- PPO shall develop and ensure a system which employees may obtain information on a 24 hours a day basis regarding the availability of medical services and emergency services.
- PPO shall develop and require provider adherence to treatment standards and protocols.
- The PPO shall maintain a return to work program in conjunction with the employer, treating physician and carrier to facilitate the return of injured workers to the workplace.
A PPO shall not be required to reimburse for provider services in accordance with the provider fee schedules authorized pursuant to the Workers' Compensation Law. (Inpatient hospital fees are not negotiable, but tied to the Medicaid rate).
Decertification of a PPO
- If the PPO does not meet compliance with the regulations, the Commissioner may revoke or suspend certification.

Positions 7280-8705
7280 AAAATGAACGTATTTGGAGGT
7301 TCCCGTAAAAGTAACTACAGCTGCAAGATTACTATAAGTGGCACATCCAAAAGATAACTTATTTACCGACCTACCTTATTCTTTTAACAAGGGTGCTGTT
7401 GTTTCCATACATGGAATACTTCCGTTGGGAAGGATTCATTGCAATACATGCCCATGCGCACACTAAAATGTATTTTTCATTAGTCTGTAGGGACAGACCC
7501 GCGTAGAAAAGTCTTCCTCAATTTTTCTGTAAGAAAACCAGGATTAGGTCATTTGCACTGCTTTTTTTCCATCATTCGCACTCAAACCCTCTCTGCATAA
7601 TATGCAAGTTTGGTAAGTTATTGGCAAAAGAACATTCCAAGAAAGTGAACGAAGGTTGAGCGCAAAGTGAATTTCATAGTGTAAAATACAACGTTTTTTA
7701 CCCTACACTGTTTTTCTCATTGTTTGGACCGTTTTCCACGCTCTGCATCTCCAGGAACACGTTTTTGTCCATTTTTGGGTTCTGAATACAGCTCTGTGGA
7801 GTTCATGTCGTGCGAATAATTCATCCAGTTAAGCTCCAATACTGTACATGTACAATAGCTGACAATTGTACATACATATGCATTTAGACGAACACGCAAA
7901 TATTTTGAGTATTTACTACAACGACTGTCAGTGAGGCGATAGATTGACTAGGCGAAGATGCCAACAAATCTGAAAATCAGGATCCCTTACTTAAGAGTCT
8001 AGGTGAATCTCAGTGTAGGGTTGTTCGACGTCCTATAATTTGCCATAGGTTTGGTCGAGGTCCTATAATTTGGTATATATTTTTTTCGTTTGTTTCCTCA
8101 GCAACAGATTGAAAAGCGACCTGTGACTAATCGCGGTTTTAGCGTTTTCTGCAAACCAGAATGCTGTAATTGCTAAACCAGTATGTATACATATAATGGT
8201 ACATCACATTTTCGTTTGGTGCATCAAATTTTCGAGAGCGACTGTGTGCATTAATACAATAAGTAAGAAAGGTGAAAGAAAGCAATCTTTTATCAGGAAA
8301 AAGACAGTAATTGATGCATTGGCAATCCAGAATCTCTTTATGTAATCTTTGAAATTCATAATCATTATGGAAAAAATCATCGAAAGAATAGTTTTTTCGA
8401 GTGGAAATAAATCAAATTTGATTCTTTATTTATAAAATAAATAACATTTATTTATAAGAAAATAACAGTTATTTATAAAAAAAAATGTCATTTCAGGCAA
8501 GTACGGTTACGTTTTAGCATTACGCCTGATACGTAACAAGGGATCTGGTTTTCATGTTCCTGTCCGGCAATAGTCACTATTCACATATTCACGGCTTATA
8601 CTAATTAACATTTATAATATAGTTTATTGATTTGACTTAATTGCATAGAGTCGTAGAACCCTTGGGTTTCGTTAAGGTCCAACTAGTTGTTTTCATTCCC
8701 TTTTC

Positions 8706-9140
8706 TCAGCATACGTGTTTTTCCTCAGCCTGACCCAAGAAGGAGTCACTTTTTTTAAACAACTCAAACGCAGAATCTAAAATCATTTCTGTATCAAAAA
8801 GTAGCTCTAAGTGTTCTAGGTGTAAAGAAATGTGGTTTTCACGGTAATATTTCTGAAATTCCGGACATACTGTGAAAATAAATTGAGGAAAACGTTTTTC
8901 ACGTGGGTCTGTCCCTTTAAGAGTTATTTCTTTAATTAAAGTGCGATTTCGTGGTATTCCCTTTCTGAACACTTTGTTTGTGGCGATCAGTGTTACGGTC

- If the Commissioner deems that the PPO noncompliance was unintentional, a plan of correction may be requested. If plan of correction is carried out to the Commissioner's satisfaction, decertification will not occur.
- If the PPO supplies false information in its application, the Commissioner may revoke or suspend certification.
- Decertification of a PPO will be effective for three years and preclude the organization from operating or being affiliated in any manner with a certified PPO.
Records, Reports and Information Requirements of the PPO
- Clinical record shall be made available to the Commissioner by the PPO.
- The PPO shall report to the Commissioner information regarding disciplinary action against any provider or information regarding professional misconduct.